I’ve recently had high heid yins in mental health telling me that pharma funded events promoting new psychiatric drugs are purely “educational” as if they expect me to believe it. Are they serious? I’ve never believed in mental illness and never liked being forcibly treated in psychiatric settings. Why would I swallow that nonsense?
If an event funded by a pharmaceutical company like Janssen (subsidiary of Johnson & Johnson, revenue of over $71 billion in 2013) is promoting a new drug like Xeplion (depot injection) then it is all about sales and profit, nothing to do with education. Let’s be quite clear about it.
Who’s educating who? The drug company promoting their latest psychiatric drug (eg Xeplion) is “educating” psychiatry and their cohorts into swallowing their silver tongued rhetoric, that this new magic bullet will do the trick. The performers at the event are part of the pharma team despite their protestations of independence.
I’ve heard this “independence” mantra before, in relation to mental health advocacy. Service providers getting away with winning tendering contracts for “independent” advocacy and managing statutory funded projects. Taking away the work from historical, grassroots, local groups. Colluding with the funders. Silencing the critical voices.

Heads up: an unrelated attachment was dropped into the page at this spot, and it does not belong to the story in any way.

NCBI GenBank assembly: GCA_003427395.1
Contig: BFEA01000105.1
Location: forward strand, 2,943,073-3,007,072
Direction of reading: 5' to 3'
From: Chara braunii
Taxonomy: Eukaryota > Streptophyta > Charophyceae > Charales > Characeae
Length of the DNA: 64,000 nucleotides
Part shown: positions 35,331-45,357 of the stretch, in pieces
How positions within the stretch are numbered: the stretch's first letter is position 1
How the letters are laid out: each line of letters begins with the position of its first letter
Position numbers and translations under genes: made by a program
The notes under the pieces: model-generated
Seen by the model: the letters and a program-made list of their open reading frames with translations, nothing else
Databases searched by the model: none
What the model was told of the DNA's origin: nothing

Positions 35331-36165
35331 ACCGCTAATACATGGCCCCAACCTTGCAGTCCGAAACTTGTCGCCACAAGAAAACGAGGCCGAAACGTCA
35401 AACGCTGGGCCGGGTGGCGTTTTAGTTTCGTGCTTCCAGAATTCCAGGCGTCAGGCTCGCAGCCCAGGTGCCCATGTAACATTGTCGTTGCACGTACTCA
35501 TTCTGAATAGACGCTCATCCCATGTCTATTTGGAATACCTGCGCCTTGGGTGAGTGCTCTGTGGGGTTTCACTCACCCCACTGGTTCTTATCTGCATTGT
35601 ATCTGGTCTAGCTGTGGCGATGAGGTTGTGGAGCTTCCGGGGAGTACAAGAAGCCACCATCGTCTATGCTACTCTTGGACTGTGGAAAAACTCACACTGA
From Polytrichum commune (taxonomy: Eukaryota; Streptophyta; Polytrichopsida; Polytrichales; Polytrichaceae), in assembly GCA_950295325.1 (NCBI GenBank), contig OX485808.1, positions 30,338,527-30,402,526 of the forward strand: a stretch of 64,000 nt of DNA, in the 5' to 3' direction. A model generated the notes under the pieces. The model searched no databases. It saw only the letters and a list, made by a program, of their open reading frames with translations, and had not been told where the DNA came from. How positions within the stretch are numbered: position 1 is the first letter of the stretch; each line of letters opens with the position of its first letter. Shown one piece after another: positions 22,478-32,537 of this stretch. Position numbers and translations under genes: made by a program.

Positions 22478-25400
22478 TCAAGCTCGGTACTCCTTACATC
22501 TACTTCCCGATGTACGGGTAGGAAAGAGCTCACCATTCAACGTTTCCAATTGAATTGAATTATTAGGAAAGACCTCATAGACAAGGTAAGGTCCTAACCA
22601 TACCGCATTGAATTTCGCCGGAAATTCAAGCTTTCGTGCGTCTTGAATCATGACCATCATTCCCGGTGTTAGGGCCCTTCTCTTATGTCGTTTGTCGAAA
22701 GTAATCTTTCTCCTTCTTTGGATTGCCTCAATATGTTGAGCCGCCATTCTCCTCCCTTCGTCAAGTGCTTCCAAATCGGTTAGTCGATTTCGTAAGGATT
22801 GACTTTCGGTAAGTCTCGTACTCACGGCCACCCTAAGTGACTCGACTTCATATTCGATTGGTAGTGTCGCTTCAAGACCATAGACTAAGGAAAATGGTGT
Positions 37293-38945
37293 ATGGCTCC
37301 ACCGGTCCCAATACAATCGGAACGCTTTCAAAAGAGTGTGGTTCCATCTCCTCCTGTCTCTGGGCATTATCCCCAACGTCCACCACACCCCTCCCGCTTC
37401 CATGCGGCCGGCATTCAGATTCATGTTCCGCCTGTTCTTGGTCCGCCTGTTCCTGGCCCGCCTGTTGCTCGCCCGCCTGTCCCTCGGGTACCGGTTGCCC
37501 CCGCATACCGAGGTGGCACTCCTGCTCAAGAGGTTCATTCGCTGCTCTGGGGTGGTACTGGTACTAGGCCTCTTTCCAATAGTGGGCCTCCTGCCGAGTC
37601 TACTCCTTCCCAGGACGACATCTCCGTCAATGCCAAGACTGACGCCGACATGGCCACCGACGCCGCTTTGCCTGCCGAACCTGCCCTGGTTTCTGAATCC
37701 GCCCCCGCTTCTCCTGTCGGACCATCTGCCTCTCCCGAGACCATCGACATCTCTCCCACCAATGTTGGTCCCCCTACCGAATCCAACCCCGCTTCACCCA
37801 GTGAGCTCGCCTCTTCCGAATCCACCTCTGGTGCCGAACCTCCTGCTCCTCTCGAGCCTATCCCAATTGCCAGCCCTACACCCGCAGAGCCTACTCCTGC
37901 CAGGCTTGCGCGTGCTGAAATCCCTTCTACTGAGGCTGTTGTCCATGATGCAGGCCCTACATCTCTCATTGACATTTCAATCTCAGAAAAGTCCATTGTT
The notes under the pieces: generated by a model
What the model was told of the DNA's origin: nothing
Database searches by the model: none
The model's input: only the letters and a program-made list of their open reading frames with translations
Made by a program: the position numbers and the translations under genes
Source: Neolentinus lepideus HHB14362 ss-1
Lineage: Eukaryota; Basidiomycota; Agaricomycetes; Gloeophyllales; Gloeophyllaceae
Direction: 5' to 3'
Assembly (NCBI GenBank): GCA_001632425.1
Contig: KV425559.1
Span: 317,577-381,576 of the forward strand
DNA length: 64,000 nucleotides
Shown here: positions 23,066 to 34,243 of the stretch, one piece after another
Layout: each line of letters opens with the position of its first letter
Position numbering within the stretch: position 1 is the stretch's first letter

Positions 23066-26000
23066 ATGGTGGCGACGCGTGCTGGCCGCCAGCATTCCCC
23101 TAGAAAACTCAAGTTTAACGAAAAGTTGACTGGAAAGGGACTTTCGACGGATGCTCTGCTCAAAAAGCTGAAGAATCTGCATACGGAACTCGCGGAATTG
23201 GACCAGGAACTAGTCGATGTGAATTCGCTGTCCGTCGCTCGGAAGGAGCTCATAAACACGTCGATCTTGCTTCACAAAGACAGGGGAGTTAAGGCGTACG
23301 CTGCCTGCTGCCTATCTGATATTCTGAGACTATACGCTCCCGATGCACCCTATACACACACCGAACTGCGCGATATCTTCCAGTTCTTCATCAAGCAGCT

Psychiatric drug prescribers, mental health voluntary sector organisations, clinical psychologists and any other mental health professionals should remain separate from big pharma. It’s obvious. Their patients, clients and service users are in the habit of being coerced, pressured and persuaded to take psychiatric drugs.
Depot injections are the means by which the “non-compliant” are controlled and made to conform, despite their objections. The side effects of these drugs and the long term chronicity are unpleasant and even deadly. Ruling lives. Shortening lives.
I say to anyone in Scotland’s mental health world who wants to partner big pharma in promoting their latest drug that they should taste it and see. Take the pill or the jag in the bum, and see what it feels like. Then you will have earned the right to be at big pharma promotional events, masquerading as “educational”.
Go on. I dare you.